Indore was a super awesome experience, because we stayed here with a couchsurfer once again. Rhishabh for that was his name, showed us around the cityon his motor scooter, introduced us into the street food culture and made our stay something special.
Indorians are proud for their city because of two main reasons. First of all, they are known in India for their food and second – they are the cleanest city with a functioning waste disposal system, much like the ones we are used to from Germany. Somehow clean streets and street food go hand in hand very well.
Indore’s street food food street
So on our first day there Rhishabh showed us the main thing to do on Saturday evenings/nights in Indore. A little food street in the heart of the city, where you can buy everything from honey dripping sweets to wholehearted meals. All of it really cheap and all of it freshly prepared in front of our very own eyes. The atmosphere of this place was just awesome. Imagine a small street, filled with little street shops and stands that sell food left and right and hundreds of people with food somehow streaming, pulsating in the little space left.
It was surreal and one of the most Indian experiences we had so far. Especially because we ate one Indian speciality after another, everything somehow tasting different and better than the thing before. Then after some rounds around this street, when we started to feel really really full, we drove back through the night with a breakneck speed on the scooters.
Sadly I felt very sick the next day and spent the whole day sleeping with a mild fever and an urge to vomit every time I woke up. By the night I had proper diarrhea… In the whole time in Sri Lanka in India this was our only real incident with diarrhea.
Flo on the other hand jammed A LOT with our host and his friends, roamed around the city at night, eating even more exotic street food stuff, not feeling ill at all.
Well… on the next day I started to feel better though, the rehydrating solution and paracetamol had worked wonders.
Is that a freaking elephant?
When I stepped outside on the balcony I could not believe my eyes and I ran back inside to get Flo and Rhishabh outside as well: There was a fully grown elephant standing in the middle of the street, its trunk beautifully coloured and people around it laughing, touching and feeding it. Amazed by this situation we also went down to the street, bought some bananas from a little waggon roaming the area and fed the elephant as well. It was something so beautiful but random at the same time that we could not help but feel like nearly bursting with luck from the inside.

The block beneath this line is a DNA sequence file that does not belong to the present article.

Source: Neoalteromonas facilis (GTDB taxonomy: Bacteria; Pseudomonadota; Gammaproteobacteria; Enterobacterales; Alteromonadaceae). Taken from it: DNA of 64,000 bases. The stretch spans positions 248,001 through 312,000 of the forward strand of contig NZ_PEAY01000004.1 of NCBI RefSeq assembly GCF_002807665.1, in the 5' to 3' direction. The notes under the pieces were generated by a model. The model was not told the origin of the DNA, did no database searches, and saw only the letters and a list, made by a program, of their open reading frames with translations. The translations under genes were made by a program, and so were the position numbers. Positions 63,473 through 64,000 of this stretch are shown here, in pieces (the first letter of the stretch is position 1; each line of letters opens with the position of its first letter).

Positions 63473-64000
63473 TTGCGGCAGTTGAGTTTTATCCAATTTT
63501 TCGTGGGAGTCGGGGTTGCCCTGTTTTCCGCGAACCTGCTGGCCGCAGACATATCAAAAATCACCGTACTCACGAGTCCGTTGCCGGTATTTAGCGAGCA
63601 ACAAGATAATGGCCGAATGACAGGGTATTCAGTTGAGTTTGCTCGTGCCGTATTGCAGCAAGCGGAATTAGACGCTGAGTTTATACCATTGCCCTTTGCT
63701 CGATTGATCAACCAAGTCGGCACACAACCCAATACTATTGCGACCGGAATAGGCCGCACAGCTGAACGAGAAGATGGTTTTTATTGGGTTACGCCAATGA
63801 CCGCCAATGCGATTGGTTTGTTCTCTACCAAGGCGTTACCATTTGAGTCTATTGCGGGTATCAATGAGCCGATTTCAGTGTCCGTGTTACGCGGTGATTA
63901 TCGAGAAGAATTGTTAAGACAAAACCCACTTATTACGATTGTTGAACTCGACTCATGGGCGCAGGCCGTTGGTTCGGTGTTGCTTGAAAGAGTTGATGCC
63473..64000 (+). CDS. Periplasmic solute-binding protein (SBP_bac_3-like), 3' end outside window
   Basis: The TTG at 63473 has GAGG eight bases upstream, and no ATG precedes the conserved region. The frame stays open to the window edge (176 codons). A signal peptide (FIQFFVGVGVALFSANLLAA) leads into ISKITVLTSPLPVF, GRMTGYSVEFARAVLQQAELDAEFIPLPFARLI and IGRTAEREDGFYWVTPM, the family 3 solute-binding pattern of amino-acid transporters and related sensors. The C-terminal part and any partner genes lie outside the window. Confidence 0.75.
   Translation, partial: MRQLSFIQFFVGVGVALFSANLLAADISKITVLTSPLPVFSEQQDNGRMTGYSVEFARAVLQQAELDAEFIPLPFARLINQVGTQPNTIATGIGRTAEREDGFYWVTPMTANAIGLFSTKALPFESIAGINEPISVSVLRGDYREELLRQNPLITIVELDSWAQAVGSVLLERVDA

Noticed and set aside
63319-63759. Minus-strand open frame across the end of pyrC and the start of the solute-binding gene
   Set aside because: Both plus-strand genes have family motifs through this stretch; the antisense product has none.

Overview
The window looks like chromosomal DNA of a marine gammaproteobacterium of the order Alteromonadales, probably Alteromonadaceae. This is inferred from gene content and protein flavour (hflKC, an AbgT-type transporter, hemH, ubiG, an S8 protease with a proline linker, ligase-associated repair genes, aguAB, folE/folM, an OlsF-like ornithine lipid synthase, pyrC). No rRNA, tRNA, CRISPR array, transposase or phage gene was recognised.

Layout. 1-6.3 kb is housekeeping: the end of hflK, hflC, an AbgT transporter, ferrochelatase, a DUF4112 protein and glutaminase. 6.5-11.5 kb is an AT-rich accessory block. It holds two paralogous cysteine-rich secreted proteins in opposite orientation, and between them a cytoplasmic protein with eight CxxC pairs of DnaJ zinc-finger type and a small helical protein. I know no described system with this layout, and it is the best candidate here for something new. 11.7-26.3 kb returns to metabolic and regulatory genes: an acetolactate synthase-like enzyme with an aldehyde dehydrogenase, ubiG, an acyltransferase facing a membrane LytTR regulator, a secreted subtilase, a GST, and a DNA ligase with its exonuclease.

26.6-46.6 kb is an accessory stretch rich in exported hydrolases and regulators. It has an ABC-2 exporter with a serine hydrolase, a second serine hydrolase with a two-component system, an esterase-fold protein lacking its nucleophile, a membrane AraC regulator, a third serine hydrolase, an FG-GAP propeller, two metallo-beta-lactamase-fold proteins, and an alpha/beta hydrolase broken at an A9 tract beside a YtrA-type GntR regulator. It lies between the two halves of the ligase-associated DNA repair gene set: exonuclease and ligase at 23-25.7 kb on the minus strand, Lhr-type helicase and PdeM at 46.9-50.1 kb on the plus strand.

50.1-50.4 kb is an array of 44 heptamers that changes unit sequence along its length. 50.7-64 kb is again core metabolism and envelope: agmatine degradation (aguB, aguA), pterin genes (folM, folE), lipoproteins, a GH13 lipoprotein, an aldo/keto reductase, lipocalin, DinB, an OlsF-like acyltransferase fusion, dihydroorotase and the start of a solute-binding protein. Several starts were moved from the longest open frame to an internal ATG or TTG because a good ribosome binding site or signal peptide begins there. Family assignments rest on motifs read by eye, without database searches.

An Indian’s worst fear
The rest of the day we spent, relaxing with friends of Rhishabh, some of them just came to see us, his white guests. Again we appeared on so many Facebook and Instagram stories, by then we started to feel kind of famous. One hillarious thing, that left an everlasting memory on us, happened, when a Gecko entered through the open window in the evening. Suddenly somebody shouted: “LIIIIZAAARD!” and before we realized what was happening all the Indians had left the room in fear… and we were just looking around wondering, what the heck scared them.
When we finally saw the source of their fear, a little gecko, we started to burst out in laughter and I could not help myself and catched it. Holding it in my hand triumphantly, I went outside to show them that those animals are among the most harmless things in existence. None of them wanted to listen and everybody was keeping a minimum safety distance to me and the gecko in my hand. It was just funny. Running behind grown-up Indians with a small gecko in hand scaring the shit out of them.
Sadly Flo started to show the same symptoms that I showed the day and night before and so we basically switched roles. Now he was lying in bed and sleeping and I was roaming the city at night with our new Indian friends. Even though I could not jam with them, like Flo did, they sang wonderful Hindi songs in a café and we had a beautiful time. Indores street and night life, the food, the crowdedness, the busy feeling of the place, the people staring at us, the hospitality, the night-time scooter races, the random elephant encounters and also the travel diarrhea somehow made us feel like we finally found India.